Last May, I got an email from friend-of-EarthQuaker (and master flangeman) Matt Sweeney, that read:
“I can’t think of a more worthy endorsee for EQD than Tuareg phenom Mdou Moctar, who is on tour right now in the USA. He and his band blew the roof off of the spot in Brooklyn last night. People going apeshit.”
As we love to go apeshit here, my curiosity was piqued, and I Googled Mdou Moctar. As much amazing music as we are introduced to here every day, it’s rare to hear something totally unique, but that day, I had. Moctar’s Tuareg music was like nothing I’d heard before. New rhythms – well, new to me, but based on ancient music - incredibly intricate finger picking and fast and fluid lead lines, all set against a beautifully solid rhythm player and bassist. Moctar sings in Tamashek, a Tuareg language, and the vocals complement the music in such a way as to be almost hypnotic. As Moctar says, it’s the sound of the desert.
Anna Blumenthal: The biography on your website reads: Growing up in an area where secular music was all but prohibited, he taught himself to play on a homemade guitar cobbled together out of wood. It was years before he found a “real” guitar and taught himself to play in secret. How and when did you decide to start playing guitar? Who was your inspiration?
Mdou Moctar: At the beginning I started to play guitar because I wanted to be a star and famous. When I listen to music, I feel something, it’s like a chemical, and it’s the same when I play the music. I can’t explain the feeling. I started to play when I was 12.
AB: Secular music being almost prohibited in Niger, what kinds of consequences or punishment were you facing if your secular music was discovered?
MM: It’s not in all of Niger that music is being prohibited. It’s just in my family because my family is very religious, we practice Islam. Nobody in my family plays music. At the beginning when I started to play music my family was thinking I will become a bad person, someone into drugs and alcohol, but that’s not true.
AB: Can you talk a little about what Tuareg music is, and what are the musical building blocks or key elements that make it what it is?
MM: The sound of Tuareg music is the sound of the desert. The music sounds like where I’m living. The drums are the rhythms of the camels.
AB: Your take on Tuareg music is particularly unique, by incorporating drum machines, synths and auto-tune. At what point did you start to incorporate these instruments and tools?
MM: In 2008 I went to Nigeria to record my first album Anar which was the first Tuareg recording with autotune. I am just so curious and wanted to see what it would sound like to play the Tuareg style with autotune.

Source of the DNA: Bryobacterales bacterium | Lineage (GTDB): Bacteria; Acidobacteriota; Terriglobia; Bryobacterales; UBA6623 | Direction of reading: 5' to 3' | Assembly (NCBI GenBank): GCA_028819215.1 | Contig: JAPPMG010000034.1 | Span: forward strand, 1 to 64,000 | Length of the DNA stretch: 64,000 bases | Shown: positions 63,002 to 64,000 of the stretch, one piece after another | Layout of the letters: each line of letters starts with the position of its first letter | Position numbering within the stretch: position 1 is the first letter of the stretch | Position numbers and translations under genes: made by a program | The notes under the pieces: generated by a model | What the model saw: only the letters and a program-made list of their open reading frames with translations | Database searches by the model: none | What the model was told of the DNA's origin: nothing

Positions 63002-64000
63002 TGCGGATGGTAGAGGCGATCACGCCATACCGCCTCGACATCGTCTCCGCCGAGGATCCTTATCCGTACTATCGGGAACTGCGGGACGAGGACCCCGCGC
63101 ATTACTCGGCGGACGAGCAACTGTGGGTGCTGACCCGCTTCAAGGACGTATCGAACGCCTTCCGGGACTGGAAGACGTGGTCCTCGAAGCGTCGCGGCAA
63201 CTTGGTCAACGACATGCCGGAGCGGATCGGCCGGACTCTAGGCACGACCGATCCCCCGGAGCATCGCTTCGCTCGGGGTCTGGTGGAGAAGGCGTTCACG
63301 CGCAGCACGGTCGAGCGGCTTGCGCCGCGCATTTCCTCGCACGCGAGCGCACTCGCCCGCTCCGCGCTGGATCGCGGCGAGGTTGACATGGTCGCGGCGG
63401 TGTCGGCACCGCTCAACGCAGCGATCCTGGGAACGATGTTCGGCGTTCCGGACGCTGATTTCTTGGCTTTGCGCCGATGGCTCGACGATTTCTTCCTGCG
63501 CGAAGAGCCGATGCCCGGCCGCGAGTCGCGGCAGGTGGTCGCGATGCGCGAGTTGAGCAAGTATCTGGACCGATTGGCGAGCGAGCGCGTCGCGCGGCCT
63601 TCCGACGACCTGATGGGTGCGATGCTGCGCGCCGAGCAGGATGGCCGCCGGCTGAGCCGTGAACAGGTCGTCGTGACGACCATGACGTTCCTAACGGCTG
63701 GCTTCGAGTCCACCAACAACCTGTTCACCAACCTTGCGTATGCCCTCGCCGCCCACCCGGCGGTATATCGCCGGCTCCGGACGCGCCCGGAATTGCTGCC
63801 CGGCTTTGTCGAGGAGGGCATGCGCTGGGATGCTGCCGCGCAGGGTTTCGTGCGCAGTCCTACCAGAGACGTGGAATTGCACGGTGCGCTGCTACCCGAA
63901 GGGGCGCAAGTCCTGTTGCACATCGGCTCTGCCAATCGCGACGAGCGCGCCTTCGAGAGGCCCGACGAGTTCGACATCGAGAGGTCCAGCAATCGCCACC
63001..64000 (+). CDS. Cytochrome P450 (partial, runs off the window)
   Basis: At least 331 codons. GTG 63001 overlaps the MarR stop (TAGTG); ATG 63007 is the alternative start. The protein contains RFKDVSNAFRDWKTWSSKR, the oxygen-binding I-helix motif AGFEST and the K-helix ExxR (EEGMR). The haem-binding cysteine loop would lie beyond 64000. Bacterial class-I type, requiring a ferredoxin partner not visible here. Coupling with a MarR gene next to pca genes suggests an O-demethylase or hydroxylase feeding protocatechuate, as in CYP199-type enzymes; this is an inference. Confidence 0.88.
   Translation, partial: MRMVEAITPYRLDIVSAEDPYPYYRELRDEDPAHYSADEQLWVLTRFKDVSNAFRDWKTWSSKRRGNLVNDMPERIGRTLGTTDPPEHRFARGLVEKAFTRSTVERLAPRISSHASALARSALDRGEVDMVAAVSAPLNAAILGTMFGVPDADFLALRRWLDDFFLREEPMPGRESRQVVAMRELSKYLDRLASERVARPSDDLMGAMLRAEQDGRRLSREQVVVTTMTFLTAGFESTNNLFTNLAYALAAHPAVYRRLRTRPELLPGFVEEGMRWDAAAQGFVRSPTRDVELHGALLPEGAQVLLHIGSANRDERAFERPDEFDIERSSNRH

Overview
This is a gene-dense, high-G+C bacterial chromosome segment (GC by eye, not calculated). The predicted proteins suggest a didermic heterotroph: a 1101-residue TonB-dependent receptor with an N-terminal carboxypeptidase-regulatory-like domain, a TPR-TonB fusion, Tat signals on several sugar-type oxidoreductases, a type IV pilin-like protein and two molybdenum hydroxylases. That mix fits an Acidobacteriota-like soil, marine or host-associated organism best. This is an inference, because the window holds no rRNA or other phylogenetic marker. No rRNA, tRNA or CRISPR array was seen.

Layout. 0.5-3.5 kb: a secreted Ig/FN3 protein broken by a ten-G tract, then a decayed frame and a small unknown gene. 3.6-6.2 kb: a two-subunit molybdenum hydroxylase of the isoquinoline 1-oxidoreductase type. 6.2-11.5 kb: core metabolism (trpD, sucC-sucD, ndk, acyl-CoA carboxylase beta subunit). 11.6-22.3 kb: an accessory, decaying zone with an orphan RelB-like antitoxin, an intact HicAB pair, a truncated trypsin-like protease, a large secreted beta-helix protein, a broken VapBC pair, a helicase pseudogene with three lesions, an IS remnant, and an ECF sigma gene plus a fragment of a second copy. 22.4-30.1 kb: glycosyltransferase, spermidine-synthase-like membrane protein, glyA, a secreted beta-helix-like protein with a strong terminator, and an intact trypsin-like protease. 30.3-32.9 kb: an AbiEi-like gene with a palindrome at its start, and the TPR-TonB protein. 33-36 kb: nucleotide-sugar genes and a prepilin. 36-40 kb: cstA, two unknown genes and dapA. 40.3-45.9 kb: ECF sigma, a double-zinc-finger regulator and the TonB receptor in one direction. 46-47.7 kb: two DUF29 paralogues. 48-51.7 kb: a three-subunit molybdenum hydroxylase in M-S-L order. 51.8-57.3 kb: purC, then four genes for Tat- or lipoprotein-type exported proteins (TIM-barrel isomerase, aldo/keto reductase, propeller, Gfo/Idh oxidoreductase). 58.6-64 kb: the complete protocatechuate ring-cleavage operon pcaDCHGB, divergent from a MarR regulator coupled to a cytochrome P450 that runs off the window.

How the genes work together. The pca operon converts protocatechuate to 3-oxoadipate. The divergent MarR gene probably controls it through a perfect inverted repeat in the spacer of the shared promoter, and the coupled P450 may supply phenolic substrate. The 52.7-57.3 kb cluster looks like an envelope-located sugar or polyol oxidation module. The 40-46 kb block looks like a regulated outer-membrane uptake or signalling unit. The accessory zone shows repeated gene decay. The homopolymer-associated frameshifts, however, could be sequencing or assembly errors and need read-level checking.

AB: When did you start touring outside of Niger?
MM: The first time I played outside of Niger was my first Europe tour in 2014.
AB: What kind of reactions did you get when you started touring outside of Niger?
MM: People like music and I am very happy when I see people who are happy and dancing at my concert. It gives me energy to play.
AB: Has your music changed in any way, as you’ve started touring all over the world?
MM: I hear a lot of different types of music on tour and different styles being played on guitar. We listen to a lot of music in the van too, like Jimi Hendrix and Van Halen. I love when Van Halen plays in the tapping style. I am trying to mix that in my music.
AB: Your new album, Ilana: The Creator comes out March 29 on Sahel Sounds. Can you talk about the meaning of the album title?
MM: Ilana means The Creator in Tamashek, my language, the language of the Tuareg people. The word means bigger than god, the one who created everything.
AB: What themes or ideas do you like to cover in your lyrics?
MM: I talk about love, religion, Tuareg culture and the rebellion.
AB: What is your current rig – guitars, amps, drum machines, synths, and pedals?
MM: My band is Ahmoudou Madassane who plays rhythm guitar and sings, Mikey Coltun who plays bass, and Souleymane Ibrahim who plays the drums. With my Fender Stratocaster I use a D’Addario pedal tuner, Boss OD-3, EarthQuaker Devices Hoof and Bellows, Electro-Harmonix Bad Stone, Boss DD-6 which runs stereo into two Roland Jazz Chorus 120s. I use D’Addario strings.
AB: What kind of access to gear do you have in Niger? Do you have to look elsewhere for gear?
MM: We don’t have the places to buy the strings or anything like that. When I come to the United States, I get strings and amps to bring back home with me.
AB: When did you start using guitar pedals, and what role have they played in shaping your sound?
MM: In 2017 I got my first pedal. I like that I can get more sounds out of the guitar with pedals.
AB: What’s your writing process?
MM: I’m not a musician that takes my time and writes it on paper. For beginning I need my space. During the day I will write music, and in the night I will play it at a wedding. Right now, when I feel something or hear something in my head, I will try to remember it or I record it onto my phone. Slowly I practice it and it becomes a new song. Also, during soundcheck I write songs with my band. I hear something and then everyone plays with me, it’s like we are all one person.
AB: Are there Tuareg artists who’ve been an inspiration to you, and are there international artists who inspire you?
MM: I love Abdallah Oumbadougou. He is a Tuareg guitarist and singer from my village. I also like Bombino and Takamba music, the traditional Tuareg music.
AB: Is there anything in particular you’d like international audiences to know about you and your music?
MM: I love to make people happy with my music.
Mdou Moctar will be touring the United States through late summer 2019.
Band photos by Cem Misirlioglu.
DEVICES MENTIONED IN THIS ARTICLE
Anna Blumenthal handles Sales and Artist Relations for EarthQuaker Devices. She lives in Brooklyn, NY, plays bass in Sit N Spin, DJs 60s soul and R&B at various Brooklyn bars, and has seen Cheap Trick over 30 times.